After much delay and taxpayer uncertainty, Congress is finally poised to make permanent a tax break for certain charitable donations of IRA assets.
Traditional IRA owners age 70 ½ can continue to directly donate up to $100,000 a year from those retirement accounts to their favorite charities. They won’t get a tax deduction, but the money won’t count as taxable income when contributed this way.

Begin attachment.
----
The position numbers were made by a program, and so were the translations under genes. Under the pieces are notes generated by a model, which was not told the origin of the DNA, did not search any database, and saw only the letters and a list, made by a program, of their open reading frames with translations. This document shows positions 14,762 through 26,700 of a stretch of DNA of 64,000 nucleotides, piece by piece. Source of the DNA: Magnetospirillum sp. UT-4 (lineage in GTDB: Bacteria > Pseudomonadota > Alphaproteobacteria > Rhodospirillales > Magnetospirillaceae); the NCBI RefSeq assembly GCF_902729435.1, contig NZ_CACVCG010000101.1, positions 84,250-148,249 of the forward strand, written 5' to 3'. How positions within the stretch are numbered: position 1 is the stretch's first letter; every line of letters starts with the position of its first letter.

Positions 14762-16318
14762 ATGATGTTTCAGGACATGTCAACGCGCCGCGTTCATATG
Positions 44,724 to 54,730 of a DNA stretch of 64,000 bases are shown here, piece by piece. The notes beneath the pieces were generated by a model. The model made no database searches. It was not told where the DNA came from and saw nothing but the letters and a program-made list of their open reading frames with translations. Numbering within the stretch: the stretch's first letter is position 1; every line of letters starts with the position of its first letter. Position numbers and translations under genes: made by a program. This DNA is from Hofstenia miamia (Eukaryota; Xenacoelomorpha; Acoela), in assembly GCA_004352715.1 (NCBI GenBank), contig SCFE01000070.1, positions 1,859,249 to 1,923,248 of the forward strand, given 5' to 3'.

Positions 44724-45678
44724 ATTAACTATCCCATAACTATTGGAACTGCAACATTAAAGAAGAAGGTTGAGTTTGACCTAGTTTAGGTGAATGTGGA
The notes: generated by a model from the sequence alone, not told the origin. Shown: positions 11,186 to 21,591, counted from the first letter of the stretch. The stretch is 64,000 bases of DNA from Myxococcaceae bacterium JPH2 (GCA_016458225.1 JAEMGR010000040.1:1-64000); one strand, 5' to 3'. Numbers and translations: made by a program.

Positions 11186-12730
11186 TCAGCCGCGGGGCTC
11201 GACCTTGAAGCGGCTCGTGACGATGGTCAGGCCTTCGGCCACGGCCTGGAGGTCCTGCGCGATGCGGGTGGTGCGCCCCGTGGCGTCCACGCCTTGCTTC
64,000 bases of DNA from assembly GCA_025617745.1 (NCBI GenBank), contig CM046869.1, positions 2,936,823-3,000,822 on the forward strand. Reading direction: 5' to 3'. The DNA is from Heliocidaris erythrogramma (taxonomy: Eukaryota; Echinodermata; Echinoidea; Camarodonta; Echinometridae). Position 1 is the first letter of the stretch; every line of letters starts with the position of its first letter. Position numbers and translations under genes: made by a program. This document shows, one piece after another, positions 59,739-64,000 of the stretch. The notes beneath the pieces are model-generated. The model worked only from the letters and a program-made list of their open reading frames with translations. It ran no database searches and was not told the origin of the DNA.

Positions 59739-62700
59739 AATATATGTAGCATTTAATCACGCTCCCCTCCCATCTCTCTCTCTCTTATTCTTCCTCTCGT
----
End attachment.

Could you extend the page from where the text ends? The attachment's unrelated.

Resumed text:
The provision for IRA charitable transfers has been highly popular since it was first passed in 2006. But its status has been a source of frustration to many, because lawmakers have nearly allowed it to expire five times, leaving donors in the dark for much of the year as to whether it would be extended. The latest proposal would be retroactive to the beginning of 2015. Making charitable IRA transfers is a great and efficient way to transfer retirement funds to a charity without having to incur a taxable distribution on the amount transferred. The donations count as part of the IRA owner’s required annual withdrawal—so if the owner’s minimum withdrawal is $18,000 in 2015 and she makes $8,000 of qualified donations with IRA assets, she only has to withdraw $10,000 for 2015. However, individuals over the age of 701/2 interested in making charitable donations must act quickly, as transfers must be made before the end of the year to count for 2015.